Estimating Phenotypic Correlations: Correcting for Bias Due to Intraindividual Variability

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Biology (HMC)

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1 Correlations between phenotypic traits are important in a number of contexts in physiological ecology, evolutionary physiology, and behaviour. Correlations can reflect functional connections or trade-offs among performance traits (e.g. bite force, jumping distance) and can reveal causal relationships between whole-organism traits and lower-level biochemical or morphological traits.

2 However, when one or both traits exhibit intraindividual variability (i.e. repeatability < 1), conventional estimates of Pearson product-moment correlation coefficients are biased towards zero (= attenuated). The magnitude of this bias decreases with increases in the number of measurements used to calculate the mean value of the trait for each individual. The bias varies inversely with the repeatability of each trait.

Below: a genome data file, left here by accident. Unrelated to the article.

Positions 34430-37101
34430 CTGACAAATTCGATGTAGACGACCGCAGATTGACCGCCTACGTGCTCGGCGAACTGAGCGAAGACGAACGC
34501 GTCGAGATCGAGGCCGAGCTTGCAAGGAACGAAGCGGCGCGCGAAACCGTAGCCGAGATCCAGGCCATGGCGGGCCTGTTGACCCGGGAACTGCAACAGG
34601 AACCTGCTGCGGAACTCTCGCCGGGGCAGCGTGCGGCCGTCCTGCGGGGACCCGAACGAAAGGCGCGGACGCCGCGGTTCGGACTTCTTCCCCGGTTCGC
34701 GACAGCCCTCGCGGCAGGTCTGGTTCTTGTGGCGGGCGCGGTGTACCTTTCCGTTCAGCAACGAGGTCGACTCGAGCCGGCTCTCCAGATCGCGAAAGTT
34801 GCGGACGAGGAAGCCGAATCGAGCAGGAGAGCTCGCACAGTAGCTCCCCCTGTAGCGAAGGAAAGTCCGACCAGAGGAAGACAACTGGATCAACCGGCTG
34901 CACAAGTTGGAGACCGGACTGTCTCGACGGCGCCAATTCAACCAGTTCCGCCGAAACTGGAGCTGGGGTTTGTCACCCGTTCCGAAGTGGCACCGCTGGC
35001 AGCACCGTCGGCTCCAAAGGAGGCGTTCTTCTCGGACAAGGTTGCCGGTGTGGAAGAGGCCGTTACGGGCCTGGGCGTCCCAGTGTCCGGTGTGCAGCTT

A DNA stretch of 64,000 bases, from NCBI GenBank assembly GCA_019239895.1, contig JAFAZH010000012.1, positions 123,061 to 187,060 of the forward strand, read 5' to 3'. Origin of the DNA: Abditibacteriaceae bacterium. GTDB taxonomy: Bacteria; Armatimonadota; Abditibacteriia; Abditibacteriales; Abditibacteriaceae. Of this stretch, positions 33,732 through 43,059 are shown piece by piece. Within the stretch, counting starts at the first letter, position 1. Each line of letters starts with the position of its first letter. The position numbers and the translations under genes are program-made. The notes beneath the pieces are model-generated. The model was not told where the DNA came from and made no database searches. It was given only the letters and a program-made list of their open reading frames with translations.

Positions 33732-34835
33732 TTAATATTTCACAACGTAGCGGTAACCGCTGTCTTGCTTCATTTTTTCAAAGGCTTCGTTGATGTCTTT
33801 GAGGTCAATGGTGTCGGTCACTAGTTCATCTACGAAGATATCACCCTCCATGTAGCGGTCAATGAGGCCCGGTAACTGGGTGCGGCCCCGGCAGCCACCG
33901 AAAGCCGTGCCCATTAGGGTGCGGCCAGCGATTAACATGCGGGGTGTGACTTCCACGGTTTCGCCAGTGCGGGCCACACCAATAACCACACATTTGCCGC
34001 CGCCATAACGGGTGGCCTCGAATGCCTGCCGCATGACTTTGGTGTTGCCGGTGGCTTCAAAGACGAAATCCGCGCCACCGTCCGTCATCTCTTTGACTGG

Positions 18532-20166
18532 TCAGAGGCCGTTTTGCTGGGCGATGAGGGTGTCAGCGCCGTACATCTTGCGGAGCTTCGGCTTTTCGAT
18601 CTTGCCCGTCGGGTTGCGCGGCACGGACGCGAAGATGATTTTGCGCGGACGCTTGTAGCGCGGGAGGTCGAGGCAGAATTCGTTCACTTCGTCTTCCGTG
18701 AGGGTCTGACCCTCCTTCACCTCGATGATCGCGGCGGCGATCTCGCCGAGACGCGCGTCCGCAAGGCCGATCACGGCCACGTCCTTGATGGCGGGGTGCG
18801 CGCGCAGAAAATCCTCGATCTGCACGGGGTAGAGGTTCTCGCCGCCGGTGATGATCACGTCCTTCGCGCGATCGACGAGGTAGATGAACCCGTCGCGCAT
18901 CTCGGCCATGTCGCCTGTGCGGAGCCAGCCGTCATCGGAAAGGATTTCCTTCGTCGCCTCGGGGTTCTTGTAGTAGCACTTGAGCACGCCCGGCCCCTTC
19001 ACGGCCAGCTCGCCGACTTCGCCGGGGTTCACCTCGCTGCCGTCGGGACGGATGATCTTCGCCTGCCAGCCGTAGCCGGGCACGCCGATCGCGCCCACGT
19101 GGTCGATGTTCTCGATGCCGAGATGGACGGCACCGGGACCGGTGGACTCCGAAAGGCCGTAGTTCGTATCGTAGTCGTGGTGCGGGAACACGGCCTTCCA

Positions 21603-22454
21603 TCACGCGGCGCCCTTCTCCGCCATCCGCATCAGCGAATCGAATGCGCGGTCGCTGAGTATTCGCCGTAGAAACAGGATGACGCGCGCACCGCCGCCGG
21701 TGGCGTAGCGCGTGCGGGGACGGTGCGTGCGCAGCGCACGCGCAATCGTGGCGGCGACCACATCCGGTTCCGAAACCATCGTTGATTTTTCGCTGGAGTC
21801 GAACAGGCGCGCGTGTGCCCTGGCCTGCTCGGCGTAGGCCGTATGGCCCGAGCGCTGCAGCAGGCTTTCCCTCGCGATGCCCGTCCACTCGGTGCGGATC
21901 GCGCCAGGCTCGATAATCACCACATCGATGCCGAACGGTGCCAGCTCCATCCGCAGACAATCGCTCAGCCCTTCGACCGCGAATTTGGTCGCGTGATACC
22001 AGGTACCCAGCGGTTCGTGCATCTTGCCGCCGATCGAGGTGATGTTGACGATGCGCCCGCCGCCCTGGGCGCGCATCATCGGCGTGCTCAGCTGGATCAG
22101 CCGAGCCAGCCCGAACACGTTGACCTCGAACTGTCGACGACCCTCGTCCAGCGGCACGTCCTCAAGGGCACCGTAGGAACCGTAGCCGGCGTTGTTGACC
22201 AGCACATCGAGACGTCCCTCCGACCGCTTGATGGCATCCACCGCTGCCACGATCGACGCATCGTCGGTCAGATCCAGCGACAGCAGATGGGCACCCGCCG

3 We present an estimator for the correlation coefficient that eliminates this bias. This estimator is based on an equation originally presented in 1904 by Spearman, and applied by researchers in psychological testing and nutritional epidemiology. The estimator is a simple function of the within-and among-individual components of variance for each of the two traits.

4 Simulations show that optimal sampling effort usually involves a small number of trials per individual and a large sample of individuals (for a fixed total sample size), although correlations between traits with low repeatabilities may be more precisely estimated with a larger number of trials per individual and a smaller number of individuals.

5 In addition to reducing the accuracy of the estimate, attenuation also reduces statistical power for detecting significant correlations. However, we do not recommend using the unbiased estimator for testing whether correlations differ from zero, because this inflates Type I error rates. Instead, the uncorrected (conventional) estimator should be used for hypothesis testing.

6 The unbiased estimator is not appropriate for correlations involving maximum or minimum values for each individual (e.g. maximum sprint speed) because sampling distributions of these extreme values typically have different properties than the sampling distributions of individual mean values.

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